The reference to “upstairs” makes us suddenly aware of a mysterious ‘elsewhere’ in the Ormond. That Douce addresses her friend as “Miss Kennedy” is another form of withholding and distancing, while Miss Kennedy is still out of sight, still on her break, and still, we assumed, on her crate. This constitutes another ‘elsewhere’, hidden from Lenehan’s view (and Simon’s? Did he know she was there? Miss Kennedy has been out of sight for some time). Only then do we get the “teacup poised” (a second cup of tea rather than a second cup) and the page (this is Miss Douce’s perspective, or Miss Kennedy’s own, all again withheld from Lenehan). We thought about the audible and the visible – Miss Kennedy’s “gaze” – and how this might relate to Stephen’s experiments at the opening of the ‘Proteus’ episode.

“No. He was not”: there is no mollifying here, though the response is not, we considered, quite as blunt as it might have been (‘No’). “Miss gaze” echoes “Miss voice” and plays upon the whole business of being heard and not seen (an inversion of the usual formula, as applied to children). Miss Kennedy’s concentration is unbroken throughout and we thought this a most elegant description of someone caught up in the act of reading (that what is being read is a copy of the Independent becomes clear further on). In spite of which, Lenehan is determined to intrude: around the end of the bar, he winds his body round – the body is round as seen through the sandwichbell, we assumed; Miss Kennedy’s perspective, then.

A sandwichbell is a glass cloche used to display sandwiches – it would more usually house cakes in this day and age. More discussion will ensue in January, when we will meet again on the 4th – hope to see you there.

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Seminar, 2 November – ‘Sirens’, 200-219

A pleasure to see a number of new faces at the seminar on the 2nd of November; alongside all the old faces, of course. A lively session ensued, during which we covered nineteen lines and discussed the following:

“Bronze whiteness” – an earlier draft offers some potentially useful explication here: “Comely virgins. That brings the rakes in. Her bronze whiteness.” The sense would be that Miss Douce is not tanned, then (as she might well not have been, sunbathing in Rostrevor as she was) and the “bronze” is here, as elsewhere, her hair, contrasting with her pale skin. On the other hand, the two words on their own suggest another reading: we know that the summer of 1904 was a warm one; there is evidence elsewhere that Miss Douce has caught the sun – might this be a tan line, where the bronze ends and the whiteness begins? The revision opens up the words to more than one reading, in a manner we’re having to adjust to as we go through this episode: not everything can be cracked.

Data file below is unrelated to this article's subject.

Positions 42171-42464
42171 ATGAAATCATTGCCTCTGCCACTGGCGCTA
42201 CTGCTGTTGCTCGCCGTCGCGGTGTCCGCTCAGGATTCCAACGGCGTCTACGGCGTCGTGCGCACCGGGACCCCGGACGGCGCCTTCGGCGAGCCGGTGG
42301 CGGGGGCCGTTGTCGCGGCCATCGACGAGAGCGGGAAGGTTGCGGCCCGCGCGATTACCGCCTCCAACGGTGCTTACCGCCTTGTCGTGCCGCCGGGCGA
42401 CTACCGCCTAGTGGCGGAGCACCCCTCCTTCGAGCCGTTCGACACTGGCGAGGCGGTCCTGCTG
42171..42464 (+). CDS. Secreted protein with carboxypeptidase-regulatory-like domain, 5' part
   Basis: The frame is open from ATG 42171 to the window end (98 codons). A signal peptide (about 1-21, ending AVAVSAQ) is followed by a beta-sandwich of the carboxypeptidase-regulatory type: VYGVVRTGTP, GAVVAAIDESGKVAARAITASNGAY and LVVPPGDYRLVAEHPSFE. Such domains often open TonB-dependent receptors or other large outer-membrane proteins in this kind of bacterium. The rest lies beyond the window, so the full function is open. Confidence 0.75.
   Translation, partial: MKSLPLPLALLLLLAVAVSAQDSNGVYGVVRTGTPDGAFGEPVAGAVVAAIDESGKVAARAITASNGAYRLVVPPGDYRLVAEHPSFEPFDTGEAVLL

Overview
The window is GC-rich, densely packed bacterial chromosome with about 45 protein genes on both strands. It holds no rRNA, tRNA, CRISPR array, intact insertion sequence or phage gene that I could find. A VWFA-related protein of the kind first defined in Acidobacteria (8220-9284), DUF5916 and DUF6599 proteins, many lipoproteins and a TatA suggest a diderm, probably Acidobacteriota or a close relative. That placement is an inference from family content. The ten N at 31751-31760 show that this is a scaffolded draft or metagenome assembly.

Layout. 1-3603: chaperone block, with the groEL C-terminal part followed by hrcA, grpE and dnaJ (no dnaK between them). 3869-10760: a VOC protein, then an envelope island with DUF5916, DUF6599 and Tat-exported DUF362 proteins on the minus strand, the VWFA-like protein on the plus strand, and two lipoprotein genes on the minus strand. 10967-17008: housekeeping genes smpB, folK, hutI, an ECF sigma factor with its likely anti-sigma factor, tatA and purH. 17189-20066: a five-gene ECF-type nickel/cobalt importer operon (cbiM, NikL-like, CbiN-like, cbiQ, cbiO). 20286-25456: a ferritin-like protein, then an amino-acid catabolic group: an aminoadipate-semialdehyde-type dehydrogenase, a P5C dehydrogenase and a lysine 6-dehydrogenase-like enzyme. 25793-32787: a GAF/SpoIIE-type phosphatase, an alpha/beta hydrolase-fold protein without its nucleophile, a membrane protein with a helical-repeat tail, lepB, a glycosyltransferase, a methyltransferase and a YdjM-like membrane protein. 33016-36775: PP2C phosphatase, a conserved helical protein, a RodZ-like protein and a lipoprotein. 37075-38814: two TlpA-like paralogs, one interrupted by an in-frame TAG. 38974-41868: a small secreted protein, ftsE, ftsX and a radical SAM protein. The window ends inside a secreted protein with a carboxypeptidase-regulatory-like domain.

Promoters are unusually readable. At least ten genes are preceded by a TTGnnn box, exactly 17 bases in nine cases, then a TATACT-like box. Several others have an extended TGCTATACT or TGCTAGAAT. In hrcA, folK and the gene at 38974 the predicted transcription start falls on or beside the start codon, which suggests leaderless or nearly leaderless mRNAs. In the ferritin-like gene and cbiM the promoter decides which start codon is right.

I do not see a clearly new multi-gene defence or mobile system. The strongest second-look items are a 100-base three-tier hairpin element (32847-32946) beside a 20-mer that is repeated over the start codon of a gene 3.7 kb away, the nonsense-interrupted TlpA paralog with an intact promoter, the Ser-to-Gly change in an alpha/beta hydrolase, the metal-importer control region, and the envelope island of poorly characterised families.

Simon’s use of “naughty” can be related to the heightened register of which Douce makes such frequent use, but there is a priestly note here too, carried by the subsequent allusion to indulgence (though it is really Simon indulging himself, pressing her hand and imposing on her physically) and the reference to temptation (Miss Douce as Eve – and siren – although in the context of Rostrevor she may well have been genuinely cosmopolitan in the eyes of “simple males”). Simon treats Miss Douce as the naughty child, indulgently: we reminded ourselves at this point of the less indulgent way in which he treats his actual daughter in ‘Wandering Rocks’.

Another almost throwaway pentameter line follows. Reinforced by “satin”, the verb “douced” suggests a smooth and gentle retraction of the arm. An earlier version had “pulled” instead – the underlying intention is clear: Miss Douce has had enough of Simon pressing her hand. On one level, she is being playful, but there is something more direct as well, a change of register if one wishes to see it. (In the 1922 edition, “go away” is followed by a comma rather than an exclamation mark, which nudges the reader more one way than another, perhaps.)

The epithet “simple” might mean a number of different things: lacking in guile (and sexually innocent too); slow on the uptake (“simple in the cradle”); there is also the pennilessness of the Simple Simon of the song (‘Says the pieman to Simple Simon/Show me first your penny/Says Simple Simon to the pieman/Indeed I have not any’). The narrator’s ironic “He was” looks forward to Simon’s protestations, then, but perhaps also refers to this lack of money.

The word “doaty” is Anglo-Irish: the OED instances Shaw and Beckett alongside this very sentence from Ulysses, with a variety of spellings to boot; coming along after this, “made answer” is strangely formal. Alongside the proverbial nature of Miss Douce’s ensuing question, reference to a doctor may be an unconscious reminder of Simon’s age; this is also playing up the idea of alcohol as genuinely medicinal, a common conception/pretext as that was at the time.

We talked about the repetition of “mused” (this is not the last one, either) and the casual nature of Simon’s response, as though he’s not all that concerned about what he drinks and even whether he drinks (but, knowing what we know, he really does want a drink, no doubt). The inversion of the usual running order of whisky (we did note the spelling, but could make nothing of it) and water reminded us of the diversionary tactics of a teenager in an off-licence. The qualifications certainly take away any sense of desperation, but how long has it been since Simon’s last drink? And then a “Jingle” – of which only the rest of the chapter will make sense.